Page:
The conception, synthesis, and invention of a nanostructure, now known as the spherical nucleic acid, or SNA, in 1996 marked the advent of a new field of chemistry. Over the past three decades, the SNA and its analogous anisotropic equivalents have provided an avenue for us to think about some of the most fundamental concepts in chemistry in new ways and led to technologies that are significantly impacting fields from medicine to materials science. A prime example is colloidal crystal engineering with DNA, the framework for using SNAs and related structures to synthesize programmable matter. Herein, we document the evolution of this framework, which was initially inspired by nature, and describe how it now allows researchers to chart paths to move beyond it, as programmable matter with real-world significance is envisioned and created.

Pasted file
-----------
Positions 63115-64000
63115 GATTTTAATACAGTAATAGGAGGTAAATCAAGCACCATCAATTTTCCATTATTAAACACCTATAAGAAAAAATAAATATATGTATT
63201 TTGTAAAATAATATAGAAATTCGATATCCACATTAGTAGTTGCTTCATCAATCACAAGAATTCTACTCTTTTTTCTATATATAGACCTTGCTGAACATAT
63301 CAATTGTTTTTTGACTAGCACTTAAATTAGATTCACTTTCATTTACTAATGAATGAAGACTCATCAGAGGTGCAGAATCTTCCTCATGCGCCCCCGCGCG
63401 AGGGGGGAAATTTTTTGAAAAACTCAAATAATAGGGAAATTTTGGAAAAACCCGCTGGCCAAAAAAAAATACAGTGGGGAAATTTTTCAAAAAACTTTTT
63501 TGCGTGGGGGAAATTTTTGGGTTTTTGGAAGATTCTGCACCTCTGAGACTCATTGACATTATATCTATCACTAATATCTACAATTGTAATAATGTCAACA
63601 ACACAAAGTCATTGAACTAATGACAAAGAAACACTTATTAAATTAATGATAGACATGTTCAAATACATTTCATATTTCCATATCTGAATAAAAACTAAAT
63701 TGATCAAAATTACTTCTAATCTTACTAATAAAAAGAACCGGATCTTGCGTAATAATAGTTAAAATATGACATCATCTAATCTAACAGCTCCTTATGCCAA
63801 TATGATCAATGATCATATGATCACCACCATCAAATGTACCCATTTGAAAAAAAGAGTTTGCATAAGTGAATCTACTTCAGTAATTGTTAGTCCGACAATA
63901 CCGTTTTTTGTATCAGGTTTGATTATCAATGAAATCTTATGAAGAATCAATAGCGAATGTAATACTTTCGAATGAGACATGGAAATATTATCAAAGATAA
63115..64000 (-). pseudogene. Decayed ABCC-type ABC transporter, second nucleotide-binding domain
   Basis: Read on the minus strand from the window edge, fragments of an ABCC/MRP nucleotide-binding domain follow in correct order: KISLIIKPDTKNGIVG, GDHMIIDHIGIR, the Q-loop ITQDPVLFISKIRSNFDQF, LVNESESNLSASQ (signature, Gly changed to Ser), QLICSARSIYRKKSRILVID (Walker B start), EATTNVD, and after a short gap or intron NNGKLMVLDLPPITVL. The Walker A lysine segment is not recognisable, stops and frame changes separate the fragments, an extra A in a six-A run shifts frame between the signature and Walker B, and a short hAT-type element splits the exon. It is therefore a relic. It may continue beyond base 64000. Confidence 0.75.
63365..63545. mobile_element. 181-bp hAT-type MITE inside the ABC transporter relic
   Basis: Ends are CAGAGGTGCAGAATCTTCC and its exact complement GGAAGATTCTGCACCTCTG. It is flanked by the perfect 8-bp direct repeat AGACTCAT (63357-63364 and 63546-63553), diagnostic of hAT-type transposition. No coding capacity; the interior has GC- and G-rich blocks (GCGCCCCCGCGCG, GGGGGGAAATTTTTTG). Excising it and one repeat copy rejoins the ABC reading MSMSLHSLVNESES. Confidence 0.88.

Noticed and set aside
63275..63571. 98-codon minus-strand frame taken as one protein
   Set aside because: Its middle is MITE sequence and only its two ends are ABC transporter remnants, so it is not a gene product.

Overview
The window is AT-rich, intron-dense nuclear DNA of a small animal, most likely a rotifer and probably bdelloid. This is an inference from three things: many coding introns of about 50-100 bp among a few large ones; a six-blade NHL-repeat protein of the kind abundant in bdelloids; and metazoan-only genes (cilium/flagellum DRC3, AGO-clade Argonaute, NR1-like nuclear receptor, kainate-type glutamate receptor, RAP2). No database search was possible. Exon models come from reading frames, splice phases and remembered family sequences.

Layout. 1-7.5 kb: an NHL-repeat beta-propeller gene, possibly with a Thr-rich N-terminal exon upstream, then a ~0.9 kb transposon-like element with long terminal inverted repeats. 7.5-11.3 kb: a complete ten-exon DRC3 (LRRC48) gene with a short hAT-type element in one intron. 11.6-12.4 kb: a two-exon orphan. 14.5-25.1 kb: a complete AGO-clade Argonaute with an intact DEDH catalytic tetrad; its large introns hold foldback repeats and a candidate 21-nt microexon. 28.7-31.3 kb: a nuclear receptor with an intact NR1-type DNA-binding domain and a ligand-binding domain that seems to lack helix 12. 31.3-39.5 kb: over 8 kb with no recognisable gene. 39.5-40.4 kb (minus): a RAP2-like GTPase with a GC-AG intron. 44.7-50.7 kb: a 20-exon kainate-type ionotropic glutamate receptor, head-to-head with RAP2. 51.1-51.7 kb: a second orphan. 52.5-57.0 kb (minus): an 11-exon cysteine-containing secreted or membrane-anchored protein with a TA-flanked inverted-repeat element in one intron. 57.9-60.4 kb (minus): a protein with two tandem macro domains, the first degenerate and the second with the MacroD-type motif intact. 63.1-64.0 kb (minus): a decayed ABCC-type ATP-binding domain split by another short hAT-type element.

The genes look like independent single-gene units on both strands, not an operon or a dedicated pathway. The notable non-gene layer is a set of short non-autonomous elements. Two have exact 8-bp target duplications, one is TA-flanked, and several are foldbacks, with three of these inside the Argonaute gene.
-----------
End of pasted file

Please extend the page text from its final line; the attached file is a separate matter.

ASJC Scopus subject areas
- General Engineering
- General Physics and Astronomy
- General Materials Science